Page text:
Backup vs. Replication: What’s the Difference?

Put “backup vs. replication” into a search engine and read a few articles. You might be amazed at just how complicated some high tech prose can make these decidedly low tech concepts.

We will begin with an illustration from simpler times. For our purposes we will need:

  • a desk drawer
  • two sheets of plain paper
  • a typewriter
  • some carbon paper
  • a monkey

For those who need the low tech world of yesteryear explained, if we put a piece of carbon paper between two pieces of plain paper and type on it using a typewriter, then everything we type on the first sheet will be replicated to the second sheet.

Note that with replication, if we misspell a word on the first sheet, it will be misspelled on the second sheet. If we scratch out a word on the first sheet it will be scratched out on the second sheet. If we type a masterpiece on the first sheet, we will find the same masterpiece on the second, but if the legendary “monkey with a typewriter” comes and types gibberish over our elegant prose on the first sheet, there will be only gibberish (and no trace of our elegance) on the second sheet.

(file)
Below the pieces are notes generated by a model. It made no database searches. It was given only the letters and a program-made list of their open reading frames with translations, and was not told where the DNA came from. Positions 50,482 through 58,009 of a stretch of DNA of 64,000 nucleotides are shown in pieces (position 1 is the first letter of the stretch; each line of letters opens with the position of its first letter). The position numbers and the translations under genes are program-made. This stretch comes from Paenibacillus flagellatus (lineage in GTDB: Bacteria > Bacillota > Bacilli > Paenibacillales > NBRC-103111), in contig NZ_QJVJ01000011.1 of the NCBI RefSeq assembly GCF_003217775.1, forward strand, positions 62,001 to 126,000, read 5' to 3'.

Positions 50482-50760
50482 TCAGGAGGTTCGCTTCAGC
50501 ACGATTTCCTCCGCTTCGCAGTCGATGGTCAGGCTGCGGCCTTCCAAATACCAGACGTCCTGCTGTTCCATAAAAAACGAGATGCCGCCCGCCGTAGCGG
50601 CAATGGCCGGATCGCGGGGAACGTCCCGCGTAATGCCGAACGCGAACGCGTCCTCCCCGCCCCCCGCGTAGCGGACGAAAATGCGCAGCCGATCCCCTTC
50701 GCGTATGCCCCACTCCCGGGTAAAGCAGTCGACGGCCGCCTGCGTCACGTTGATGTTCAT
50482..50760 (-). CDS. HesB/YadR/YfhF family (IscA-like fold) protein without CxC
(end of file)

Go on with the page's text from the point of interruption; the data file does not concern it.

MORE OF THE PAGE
That’s replication.

Now, at some point in time before we allowed the monkey in the typing pool, suppose we had taken a carbon copy of our masterpiece, replicated right up to the point of maximum elegance, and had placed it in a desk drawer. Later, when we discover the damage our monkey did to our original, we take the carbon copy out of our desk drawer and use it to meet a deadline.

That’s backup.

So, replication is an alternative copy of an original and changes with the original in real time. Backup is a version replicated up to some point in time, then stored for possible later use when an original might be damaged or lost. All backup relies on some form of replication, but the replication used for backup may not be adequate to the needs of, say, a complete failover system. (Complete failover in the case of hardware failure is the ultimate use of replication.) Conversely, and this cannot be overemphasized, replication is not backup, so if you are only replicating, you are not backed up.

The typewriter is now a keyboard, the pieces of paper are now files and server images, the desk drawer is a separate folder or server. But the principles of replication vs. backup remain the same.

And the monkey? His name is Murphy and he obeys his own law. It’s best to backup andreplicate if you don’t like his typing or the way he handles your equipment.